Anderson Video - Ballistic Pendulum

Professor Anderson
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>> Hello, class. Good morning. Welcome to another edition of the learning glass lectures on physics. We're going to talk this morning about the ballistic pendulum. Which is one of the classic physics examples and it's a fun little homework problem, because it combines a bunch of different conservation principles. We have to use both conservation of momentum and conservation of energy. So, what is a ballistic pendulum? Well, ballistic, of course, refers to fire arms and so the ballistic pendulum is a device that is used to measure the speed of a bullet. Okay, so it looks like this. That's our ballistic part. There's our pendulum. And the pendulum is just a big block of wood, okay? You hang it from a string of length L, and now you fire the bullet into the block. Now, when the bullet goes into the block the block starts to move. So, it swings up to a height H, it's got the bullet in the block. And based on this information now you can figure out something about the speed of the bullet. Okay? We need to know a few more things here. We need to know the mass of the bullet. We need to know the mass of the block and we need to measure the height, H. And if we do all that then we can calculate V1. So, this is the ballistic pendulum problem. And the idea is that we need to combine a few conservation principles. So, let's think about the initial part where the bullet goes into the block. Okay? That is the first part. And when it enters the block it has to move a bunch of wood fibers out of the way, right? It's essentially got to bore a hole into that block. And when it does that it has to expend a lot of energy to bend all those wood fibers and annihilate them out of the way. So, when it enters we say this is an inelastic collision. And in the inelastic collision we only conserve momentum. We don't conserve mechanical energy. And it's because energy is lost in that process of going into the block, right. It has to bend stuff out of the way. Okay. The second part is during the swing. Okay. The bullet is now in the block and it's going to swing up to some height. And when it swings up to some height we are no longer conserving momentum in that system, okay? Why are we no longer conserving momentum? Brent? Grab the mic. Brent, why are we no longer conserving momentum during that swing? >> (student speaking) Changing vector. >> Okay. There's a change -- >> (student speaking) The velocity is changing because of that changing vector. >> Okay, good. So, momentum is a vector, absolutely right. When this block first starts to swing it, of course, has momentum, it has mass, it has velocity. But when it comes up to its maximum height it stops momentarily. So momentum goes to zero. So, there is no conservation of momentum and the reason is there's an external force acting on the system. That external force is, of course, gravity, right? Gravity is what brings that block to a stop. Gravity is what's eventually going to pull it back down, all right? So, we don't conserve momentum during the swing, but we do conserve energy. Energy is, of course, not a vector, so we don't put a vector sign on top of it. Energy is conserved during the swing. All right, those are the two principles that are involved here. Now let's see if we can apply a little math to figure out V1 in terms of all these other parameters. And we're going to say that this speed immediately after the collision is V2 final. And just to be clear, we're going to say this is V1 initial. All right. Let's see if we can solve this. Actually, I change my mind. Let's not do that. Let's just keep it as V1 and V2, just because I don't want to get confused with this as the final position. All right, let's see if we can apply some math now. So, the first part is conservation momentum. We have the initial momentum, has to equal the final momentum. This is immediately before and after the collision between the bullet and the block. And initially all we have is the bullet moving. The block is just hanging there at rest. So, on the left side we just have M1, V1. On the right side the bullet is now in the block, so we have two masses that are moving together, both at speed V2. All right? Let's solve this equation for V2, because we're going to need that later on. V2 is M1 over M1 plus M2. All of that times V1. And now the second part is when it swings up to a height H. And for that we are going to conserve energy. EI is going to equal EF. When it first starts to swing we have kinetic energy. The masses are together. So, it is one half, M1 plus M2, it is moving at we call it speed V2. This is right after the bullet enters the block. On the right side everything comes to rest, there's no kinetic energy anymore. But there is, of course, gravitational potential energy. So, we have M1 plus M2 times GH. And now we can take our solution for V2 and we can plug it into this equation and we can solve this for V1. Let's do that. First off the bat, let's simplify this. We can cross this out. And we can multiply by 2 on both sides. And so we get V2 squared equals 2GH and now let's plug in this solution for V2. So, we have M1 divided by M1 plus M2. Quantity squared times V1 squared equals 2GH. Let's take the square root of both sides, M1, divided by M1 plus M2, times V1 equals the square root of 2GH. And finally I want to multiply by the inverse of that and we'll move it over here. We get V1 equals M1 plus M2 all over M1 times the square root, 2GH. Now, when you get these solutions I encourage you, first off, to get the solutions in terms of variables, right? Make sure you keep the variables all the way through. It's really going to help you analyze this solution to see if it makes sense. The next thing that you should do is make sure that it looks right in terms of limits. So, let's say that block doesn't swing up at all. Let's say the wood block doesn't move at all. What would H be in that case? Zero. Right? If H is zero, this says that V1 is going to be zero. That makes sense. If the bullet doesn't even hit the block the block's not going to swing. Okay. It also makes sense that if the bullet swings -- I'm sorry, if the block swings up really high, then the bullet must have been going faster. So, as H goes up V1 goes up, that seems to make sense as well. You can also look at the limits of M1 and M2, the case of a really light bullet versus a heavy block or a heavy bullet versus a light block. And all of those limits should make sense as well. And finally you can double check the units. The Ms cancel out. We get square root of 2GH, G is meters per second squared. H is meters, so I'm going to get meters squared over second square, but I take the square root of that I get meters per second, which is, of course, velocity. Okay? So, this looks like the right answer in terms of limits and units and we're going to say, that's it. All right, questions about this problem? Everybody okay with this? All right. Good. Let's move onto the next.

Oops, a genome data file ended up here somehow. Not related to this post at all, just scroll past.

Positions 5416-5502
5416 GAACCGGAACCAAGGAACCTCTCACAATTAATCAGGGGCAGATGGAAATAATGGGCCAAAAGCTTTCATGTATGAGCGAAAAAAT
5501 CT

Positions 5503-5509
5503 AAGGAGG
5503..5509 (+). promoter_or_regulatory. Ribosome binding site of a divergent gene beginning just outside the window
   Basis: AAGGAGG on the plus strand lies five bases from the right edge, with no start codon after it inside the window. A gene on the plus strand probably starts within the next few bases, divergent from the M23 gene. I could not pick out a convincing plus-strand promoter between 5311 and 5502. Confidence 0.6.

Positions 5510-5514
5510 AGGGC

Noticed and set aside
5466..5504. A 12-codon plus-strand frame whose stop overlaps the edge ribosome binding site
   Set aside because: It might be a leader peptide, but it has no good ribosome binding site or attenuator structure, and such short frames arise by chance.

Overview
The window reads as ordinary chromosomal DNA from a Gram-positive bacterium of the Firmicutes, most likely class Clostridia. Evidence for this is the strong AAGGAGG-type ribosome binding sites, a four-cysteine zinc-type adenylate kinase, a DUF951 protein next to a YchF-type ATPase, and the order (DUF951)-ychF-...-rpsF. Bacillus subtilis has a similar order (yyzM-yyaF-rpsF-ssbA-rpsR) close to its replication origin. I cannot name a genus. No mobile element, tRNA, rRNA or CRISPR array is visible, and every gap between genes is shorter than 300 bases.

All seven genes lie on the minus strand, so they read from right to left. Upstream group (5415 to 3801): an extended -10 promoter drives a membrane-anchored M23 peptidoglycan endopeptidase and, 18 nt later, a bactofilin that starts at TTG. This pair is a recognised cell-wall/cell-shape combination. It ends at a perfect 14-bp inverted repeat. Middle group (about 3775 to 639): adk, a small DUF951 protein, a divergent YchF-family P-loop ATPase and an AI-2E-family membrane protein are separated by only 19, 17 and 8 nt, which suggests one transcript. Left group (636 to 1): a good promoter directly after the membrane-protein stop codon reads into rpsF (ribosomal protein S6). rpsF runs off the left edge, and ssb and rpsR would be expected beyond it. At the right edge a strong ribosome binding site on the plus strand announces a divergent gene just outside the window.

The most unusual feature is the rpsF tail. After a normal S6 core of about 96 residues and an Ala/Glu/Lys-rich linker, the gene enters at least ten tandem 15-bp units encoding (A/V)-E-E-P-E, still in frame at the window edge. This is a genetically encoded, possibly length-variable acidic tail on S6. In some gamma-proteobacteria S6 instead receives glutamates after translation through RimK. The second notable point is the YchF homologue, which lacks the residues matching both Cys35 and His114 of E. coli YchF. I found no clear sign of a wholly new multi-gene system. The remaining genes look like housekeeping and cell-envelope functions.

>> Hello, class. Good morning. Welcome to another edition of the learning glass lectures on physics. We're going to talk this morning about the ballistic pendulum. Which is one of the classic physics examples and it's a fun little homework problem, because it combines a bunch of different conservation principles. We have to use both conservation of momentum and conservation of energy. So, what is a ballistic pendulum? Well, ballistic, of course, refers to fire arms and so the ballistic pendulum is a device that is used to measure the speed of a bullet. Okay, so it looks like this. That's our ballistic part. There's our pendulum. And the pendulum is just a big block of wood, okay? You hang it from a string of length L, and now you fire the bullet into the block. Now, when the bullet goes into the block the block starts to move. So, it swings up to a height H, it's got the bullet in the block. And based on this information now you can figure out something about the speed of the bullet. Okay? We need to know a few more things here. We need to know the mass of the bullet. We need to know the mass of the block and we need to measure the height, H. And if we do all that then we can calculate V1. So, this is the ballistic pendulum problem. And the idea is that we need to combine a few conservation principles. So, let's think about the initial part where the bullet goes into the block. Okay? That is the first part. And when it enters the block it has to move a bunch of wood fibers out of the way, right? It's essentially got to bore a hole into that block. And when it does that it has to expend a lot of energy to bend all those wood fibers and annihilate them out of the way. So, when it enters we say this is an inelastic collision. And in the inelastic collision we only conserve momentum. We don't conserve mechanical energy. And it's because energy is lost in that process of going into the block, right. It has to bend stuff out of the way. Okay. The second part is during the swing. Okay. The bullet is now in the block and it's going to swing up to some height. And when it swings up to some height we are no longer conserving momentum in that system, okay? Why are we no longer conserving momentum? Brent? Grab the mic. Brent, why are we no longer conserving momentum during that swing? >> (student speaking) Changing vector. >> Okay. There's a change -- >> (student speaking) The velocity is changing because of that changing vector. >> Okay, good. So, momentum is a vector, absolutely right. When this block first starts to swing it, of course, has momentum, it has mass, it has velocity. But when it comes up to its maximum height it stops momentarily. So momentum goes to zero. So, there is no conservation of momentum and the reason is there's an external force acting on the system. That external force is, of course, gravity, right? Gravity is what brings that block to a stop. Gravity is what's eventually going to pull it back down, all right? So, we don't conserve momentum during the swing, but we do conserve energy. Energy is, of course, not a vector, so we don't put a vector sign on top of it. Energy is conserved during the swing. All right, those are the two principles that are involved here. Now let's see if we can apply a little math to figure out V1 in terms of all these other parameters. And we're going to say that this speed immediately after the collision is V2 final. And just to be clear, we're going to say this is V1 initial. All right. Let's see if we can solve this. Actually, I change my mind. Let's not do that. Let's just keep it as V1 and V2, just because I don't want to get confused with this as the final position. All right, let's see if we can apply some math now. So, the first part is conservation momentum. We have the initial momentum, has to equal the final momentum. This is immediately before and after the collision between the bullet and the block. And initially all we have is the bullet moving. The block is just hanging there at rest. So, on the left side we just have M1, V1. On the right side the bullet is now in the block, so we have two masses that are moving together, both at speed V2. All right? Let's solve this equation for V2, because we're going to need that later on. V2 is M1 over M1 plus M2. All of that times V1. And now the second part is when it swings up to a height H. And for that we are going to conserve energy. EI is going to equal EF. When it first starts to swing we have kinetic energy. The masses are together. So, it is one half, M1 plus M2, it is moving at we call it speed V2. This is right after the bullet enters the block. On the right side everything comes to rest, there's no kinetic energy anymore. But there is, of course, gravitational potential energy. So, we have M1 plus M2 times GH. And now we can take our solution for V2 and we can plug it into this equation and we can solve this for V1. Let's do that. First off the bat, let's simplify this. We can cross this out. And we can multiply by 2 on both sides. And so we get V2 squared equals 2GH and now let's plug in this solution for V2. So, we have M1 divided by M1 plus M2. Quantity squared times V1 squared equals 2GH. Let's take the square root of both sides, M1, divided by M1 plus M2, times V1 equals the square root of 2GH. And finally I want to multiply by the inverse of that and we'll move it over here. We get V1 equals M1 plus M2 all over M1 times the square root, 2GH. Now, when you get these solutions I encourage you, first off, to get the solutions in terms of variables, right? Make sure you keep the variables all the way through. It's really going to help you analyze this solution to see if it makes sense. The next thing that you should do is make sure that it looks right in terms of limits. So, let's say that block doesn't swing up at all. Let's say the wood block doesn't move at all. What would H be in that case? Zero. Right? If H is zero, this says that V1 is going to be zero. That makes sense. If the bullet doesn't even hit the block the block's not going to swing. Okay. It also makes sense that if the bullet swings -- I'm sorry, if the block swings up really high, then the bullet must have been going faster. So, as H goes up V1 goes up, that seems to make sense as well. You can also look at the limits of M1 and M2, the case of a really light bullet versus a heavy block or a heavy bullet versus a light block. And all of those limits should make sense as well. And finally you can double check the units. The Ms cancel out. We get square root of 2GH, G is meters per second squared. H is meters, so I'm going to get meters squared over second square, but I take the square root of that I get meters per second, which is, of course, velocity. Okay? So, this looks like the right answer in terms of limits and units and we're going to say, that's it. All right, questions about this problem? Everybody okay with this? All right. Good. Let's move onto the next.